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Three Crosses, Vilnius, Lithuania

Author: Wojsyl

Three Crosses (Lithuanian: Trys kryžiai) is a prominent monolith in Vilnius, Lithuania, on the Hill of 3 Crosses, originally called the Bald Hill (Lithuanian: Plikasis kalnas), in Kalnai Park. According to a tale, seven Franciscan friars were beheaded in addition to this hill. Wooden crosses have actually been sited in the area given that the early 17th century, and also they came to be a symbol of the city as well as an important part of the city’s skyline.

As the timber deteriorated, the crosses needed to be occasionally replaced. In 1916, a concrete monolith was made by Polish– Lithuanian engineer and also sculptor Antoni Wiwulski or Antanas Vivulskis in Lithuanian. It was taken apart in 1950 by order of the Soviet authorities. A new monument created by Henrikas Šilgalis was erected in its location in 1989. The monument was portrayed on 50 litas banknotes. A scenic view of the Vilnius Old Town can be observed from a little observation deck at the base of the crosses.

Tale

Lithuanian Guard of Honor near the Three Crosses in 1939

According to the Bychowiec Chronicle, fourteen Franciscan friars were invited to Vilnius from Podolia by Petras Goštautas.  The friars publicly taught the scripture and badmouthed Lithuanian gods. Agitated city locals melted the abbey and eliminated all fourteen friars. Seven of them were beheaded on the Bleak Hill; the other 7 were tortured and thrown right into the Neris or Vilnia River.  Chroniclers debate the valid precision of the tale. Maybe an embellishment of a tale from Chronica XXIV Generalium regarding two Franciscans murdered around 1340.  It might also be an embellishment of a tale from De Conformitate Vitae B. P. Francisco by Bartholomew Rinonico regarding 5 Franciscans martyrs. If the last is the case, the event most likely happened in 1369.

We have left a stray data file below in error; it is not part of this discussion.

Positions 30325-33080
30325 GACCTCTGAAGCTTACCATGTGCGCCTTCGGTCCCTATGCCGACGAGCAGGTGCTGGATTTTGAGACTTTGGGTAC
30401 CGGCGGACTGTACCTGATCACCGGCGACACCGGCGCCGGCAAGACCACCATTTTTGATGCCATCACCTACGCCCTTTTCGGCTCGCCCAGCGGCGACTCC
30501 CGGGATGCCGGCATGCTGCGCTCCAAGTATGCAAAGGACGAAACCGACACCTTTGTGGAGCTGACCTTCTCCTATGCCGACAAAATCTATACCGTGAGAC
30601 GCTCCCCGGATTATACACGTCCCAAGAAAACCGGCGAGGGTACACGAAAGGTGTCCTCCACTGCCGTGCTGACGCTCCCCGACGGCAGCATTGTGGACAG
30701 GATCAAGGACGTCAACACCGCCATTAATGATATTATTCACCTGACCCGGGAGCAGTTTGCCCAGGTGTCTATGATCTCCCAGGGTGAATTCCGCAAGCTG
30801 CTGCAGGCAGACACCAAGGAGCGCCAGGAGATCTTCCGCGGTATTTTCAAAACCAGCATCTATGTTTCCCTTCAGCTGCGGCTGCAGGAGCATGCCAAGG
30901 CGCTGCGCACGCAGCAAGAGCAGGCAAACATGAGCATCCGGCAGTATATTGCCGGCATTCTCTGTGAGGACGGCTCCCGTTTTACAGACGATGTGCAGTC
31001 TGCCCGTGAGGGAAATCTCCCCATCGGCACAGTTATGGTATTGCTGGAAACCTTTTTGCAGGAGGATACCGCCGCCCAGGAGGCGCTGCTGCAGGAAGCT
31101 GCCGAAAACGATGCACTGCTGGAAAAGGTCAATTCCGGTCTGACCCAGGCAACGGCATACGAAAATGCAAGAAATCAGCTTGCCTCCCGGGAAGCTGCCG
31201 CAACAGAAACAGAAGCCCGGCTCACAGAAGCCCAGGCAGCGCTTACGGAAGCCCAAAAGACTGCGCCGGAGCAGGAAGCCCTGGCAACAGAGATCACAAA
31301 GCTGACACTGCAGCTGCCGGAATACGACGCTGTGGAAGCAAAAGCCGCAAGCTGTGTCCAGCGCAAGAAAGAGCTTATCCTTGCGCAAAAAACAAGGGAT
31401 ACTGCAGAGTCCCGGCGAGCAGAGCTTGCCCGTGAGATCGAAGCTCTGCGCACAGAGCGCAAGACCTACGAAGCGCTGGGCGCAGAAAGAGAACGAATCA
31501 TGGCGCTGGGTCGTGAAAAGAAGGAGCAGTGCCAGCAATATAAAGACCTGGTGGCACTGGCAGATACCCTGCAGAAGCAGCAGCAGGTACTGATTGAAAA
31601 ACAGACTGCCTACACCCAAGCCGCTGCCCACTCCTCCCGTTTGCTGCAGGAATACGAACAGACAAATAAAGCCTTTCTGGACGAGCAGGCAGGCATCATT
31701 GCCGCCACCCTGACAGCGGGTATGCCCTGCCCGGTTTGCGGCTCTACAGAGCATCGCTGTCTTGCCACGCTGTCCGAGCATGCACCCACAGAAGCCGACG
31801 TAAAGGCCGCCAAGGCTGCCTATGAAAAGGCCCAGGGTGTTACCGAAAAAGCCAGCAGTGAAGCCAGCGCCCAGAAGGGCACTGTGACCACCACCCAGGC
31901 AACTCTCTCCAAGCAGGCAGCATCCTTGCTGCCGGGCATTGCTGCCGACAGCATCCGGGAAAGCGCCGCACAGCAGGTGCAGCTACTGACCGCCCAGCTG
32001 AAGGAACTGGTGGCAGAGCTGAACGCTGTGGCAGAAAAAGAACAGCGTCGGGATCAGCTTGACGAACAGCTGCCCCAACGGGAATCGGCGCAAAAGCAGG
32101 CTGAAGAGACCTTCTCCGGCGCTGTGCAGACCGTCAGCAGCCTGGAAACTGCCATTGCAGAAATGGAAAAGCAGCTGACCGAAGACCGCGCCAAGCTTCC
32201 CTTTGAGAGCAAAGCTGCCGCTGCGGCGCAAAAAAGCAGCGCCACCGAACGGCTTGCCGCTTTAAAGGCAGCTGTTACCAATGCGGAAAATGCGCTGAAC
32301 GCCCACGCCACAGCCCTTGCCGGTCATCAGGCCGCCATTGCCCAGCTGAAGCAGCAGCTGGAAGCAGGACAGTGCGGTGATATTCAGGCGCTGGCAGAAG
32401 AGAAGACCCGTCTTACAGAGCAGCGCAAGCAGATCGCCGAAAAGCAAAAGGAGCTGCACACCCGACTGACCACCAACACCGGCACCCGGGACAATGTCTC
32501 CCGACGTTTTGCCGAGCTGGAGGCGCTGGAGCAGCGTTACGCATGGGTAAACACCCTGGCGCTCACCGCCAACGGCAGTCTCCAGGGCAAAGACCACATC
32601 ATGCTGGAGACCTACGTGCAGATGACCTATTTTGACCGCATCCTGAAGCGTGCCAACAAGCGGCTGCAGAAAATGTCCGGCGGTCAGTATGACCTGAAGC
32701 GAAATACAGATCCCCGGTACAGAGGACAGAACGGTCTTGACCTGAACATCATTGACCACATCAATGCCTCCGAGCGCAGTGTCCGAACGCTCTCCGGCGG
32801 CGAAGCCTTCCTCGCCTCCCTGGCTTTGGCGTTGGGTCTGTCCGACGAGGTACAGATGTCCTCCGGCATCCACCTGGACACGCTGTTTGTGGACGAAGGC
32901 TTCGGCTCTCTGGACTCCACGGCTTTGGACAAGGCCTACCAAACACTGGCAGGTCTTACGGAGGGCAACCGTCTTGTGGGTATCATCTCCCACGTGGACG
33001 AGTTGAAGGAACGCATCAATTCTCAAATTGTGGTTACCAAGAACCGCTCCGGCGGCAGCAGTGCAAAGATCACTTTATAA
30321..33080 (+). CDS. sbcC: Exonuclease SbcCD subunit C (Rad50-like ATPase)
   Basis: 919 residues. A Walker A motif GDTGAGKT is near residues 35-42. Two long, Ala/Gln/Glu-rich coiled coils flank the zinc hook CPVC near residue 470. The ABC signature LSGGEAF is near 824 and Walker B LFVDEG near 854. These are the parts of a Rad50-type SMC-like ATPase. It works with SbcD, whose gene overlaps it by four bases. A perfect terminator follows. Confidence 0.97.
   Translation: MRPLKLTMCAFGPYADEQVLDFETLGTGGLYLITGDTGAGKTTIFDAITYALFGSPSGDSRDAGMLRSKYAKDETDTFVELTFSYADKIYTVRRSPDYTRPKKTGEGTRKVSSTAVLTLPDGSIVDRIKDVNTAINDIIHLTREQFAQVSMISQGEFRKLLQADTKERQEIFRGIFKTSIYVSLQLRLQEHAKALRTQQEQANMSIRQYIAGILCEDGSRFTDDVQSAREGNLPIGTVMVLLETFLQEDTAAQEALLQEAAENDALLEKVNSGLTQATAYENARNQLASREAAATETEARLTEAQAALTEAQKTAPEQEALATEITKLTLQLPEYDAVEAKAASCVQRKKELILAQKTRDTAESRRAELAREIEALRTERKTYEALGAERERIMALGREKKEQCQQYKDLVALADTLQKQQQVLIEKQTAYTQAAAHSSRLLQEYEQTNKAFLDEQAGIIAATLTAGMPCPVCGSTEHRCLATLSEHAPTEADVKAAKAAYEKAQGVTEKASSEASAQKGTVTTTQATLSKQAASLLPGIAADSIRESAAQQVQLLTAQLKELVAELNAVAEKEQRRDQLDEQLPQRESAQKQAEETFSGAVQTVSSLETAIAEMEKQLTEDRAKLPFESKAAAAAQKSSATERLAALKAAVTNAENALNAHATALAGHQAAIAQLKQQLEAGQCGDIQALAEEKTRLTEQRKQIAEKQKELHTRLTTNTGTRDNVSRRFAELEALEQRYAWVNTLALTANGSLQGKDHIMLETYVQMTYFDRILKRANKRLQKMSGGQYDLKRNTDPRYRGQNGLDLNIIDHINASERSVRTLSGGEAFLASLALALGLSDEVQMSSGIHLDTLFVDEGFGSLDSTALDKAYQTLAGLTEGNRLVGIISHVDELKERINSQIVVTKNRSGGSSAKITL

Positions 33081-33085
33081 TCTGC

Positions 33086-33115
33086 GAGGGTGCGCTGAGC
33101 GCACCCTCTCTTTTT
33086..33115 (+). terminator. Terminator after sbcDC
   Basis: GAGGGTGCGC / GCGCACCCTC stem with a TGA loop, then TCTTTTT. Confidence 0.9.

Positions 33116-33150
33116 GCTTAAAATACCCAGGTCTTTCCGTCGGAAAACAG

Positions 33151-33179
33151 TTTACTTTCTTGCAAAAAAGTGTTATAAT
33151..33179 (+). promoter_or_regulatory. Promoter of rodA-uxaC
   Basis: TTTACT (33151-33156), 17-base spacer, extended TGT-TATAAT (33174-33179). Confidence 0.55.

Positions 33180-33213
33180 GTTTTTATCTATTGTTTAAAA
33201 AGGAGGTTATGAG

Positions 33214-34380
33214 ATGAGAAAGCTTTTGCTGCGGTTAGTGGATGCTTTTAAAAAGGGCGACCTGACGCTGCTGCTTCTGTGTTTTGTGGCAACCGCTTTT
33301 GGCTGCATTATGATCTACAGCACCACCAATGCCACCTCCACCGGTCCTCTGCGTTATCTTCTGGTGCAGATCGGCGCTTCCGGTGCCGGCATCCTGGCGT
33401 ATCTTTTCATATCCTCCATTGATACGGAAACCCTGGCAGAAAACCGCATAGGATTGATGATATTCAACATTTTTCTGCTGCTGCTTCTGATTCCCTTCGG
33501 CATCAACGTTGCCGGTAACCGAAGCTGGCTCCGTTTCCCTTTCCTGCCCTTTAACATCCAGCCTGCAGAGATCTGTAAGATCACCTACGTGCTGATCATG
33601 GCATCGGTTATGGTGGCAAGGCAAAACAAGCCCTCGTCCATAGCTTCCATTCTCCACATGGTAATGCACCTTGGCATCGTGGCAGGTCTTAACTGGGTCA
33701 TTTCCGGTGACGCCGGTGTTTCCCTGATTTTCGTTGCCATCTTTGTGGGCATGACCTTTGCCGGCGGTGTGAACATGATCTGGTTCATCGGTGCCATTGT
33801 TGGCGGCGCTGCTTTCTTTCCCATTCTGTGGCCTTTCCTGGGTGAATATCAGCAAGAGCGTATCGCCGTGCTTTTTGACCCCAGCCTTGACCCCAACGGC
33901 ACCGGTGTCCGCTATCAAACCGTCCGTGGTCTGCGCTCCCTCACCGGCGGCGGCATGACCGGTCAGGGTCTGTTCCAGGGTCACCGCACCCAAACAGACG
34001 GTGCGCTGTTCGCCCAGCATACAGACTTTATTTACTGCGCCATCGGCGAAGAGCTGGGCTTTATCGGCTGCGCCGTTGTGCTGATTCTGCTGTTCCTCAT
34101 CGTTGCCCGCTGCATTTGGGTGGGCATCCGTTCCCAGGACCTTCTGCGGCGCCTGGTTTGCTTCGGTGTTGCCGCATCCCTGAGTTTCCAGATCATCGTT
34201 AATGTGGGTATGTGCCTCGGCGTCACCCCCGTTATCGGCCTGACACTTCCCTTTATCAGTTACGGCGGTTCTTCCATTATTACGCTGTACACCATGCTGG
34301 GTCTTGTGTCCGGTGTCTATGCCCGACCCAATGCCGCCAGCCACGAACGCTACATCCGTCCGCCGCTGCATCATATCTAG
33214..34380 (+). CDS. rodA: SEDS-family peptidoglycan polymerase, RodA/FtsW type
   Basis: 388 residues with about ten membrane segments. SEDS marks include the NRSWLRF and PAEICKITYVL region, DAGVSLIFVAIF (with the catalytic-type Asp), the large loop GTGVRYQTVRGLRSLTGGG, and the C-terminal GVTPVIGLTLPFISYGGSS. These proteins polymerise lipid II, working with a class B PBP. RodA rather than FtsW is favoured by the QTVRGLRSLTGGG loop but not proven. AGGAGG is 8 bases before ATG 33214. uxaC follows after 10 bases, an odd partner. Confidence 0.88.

Despite whether the legend regarding the Franciscan martyrs is true or not, their story spread from the early 16th century.  The initial wood 3 Crosses were built on the Bleak Hillside, the area where seven friars were beheaded, at some point prior to 1649. That is the year when the crosses were depicted in a panegyric to Bishop Jerzy Tyszkiewicz. Around the exact same time, Tyszkiewicz began a case to canonize the fourteen friars.  There is some proof that the crosses were built prior to 1636 as, according to Jan Nepomucen Fijałek, the crosses were also shown on 2 silver pictures of St. Casimir that were made in 1636 and hung in Vilnius Sanctuary.  Nonetheless, the pictures did not make it through as well as Fijałek’s claim can not be verified.

Background
The wooden crosses collapsed in 1869 as well as Tsarist authorities did not permit to rebuild them. The brand-new monument from reinforced concrete designed by Antoni Wiwulski was erected in August 1916, while Vilnius was inhabited by the Germans throughout World War I.  The monument was destroyed by Soviet authorities on May 30, 1950. Residents of Vilnius desired them recovered. During the Lithuanian self-reliance motion, the monolith was rebuilt on the old structures according to the job of sculptor Henrikas Šilgalis. The monument was introduced on 14 June 1989.  The rebuilt goes across currently are 1.8 metres (5 feet 11 in) greater than those of 1916. Busted items of the old monument can be seen numerous meters below the rebuilt monument.

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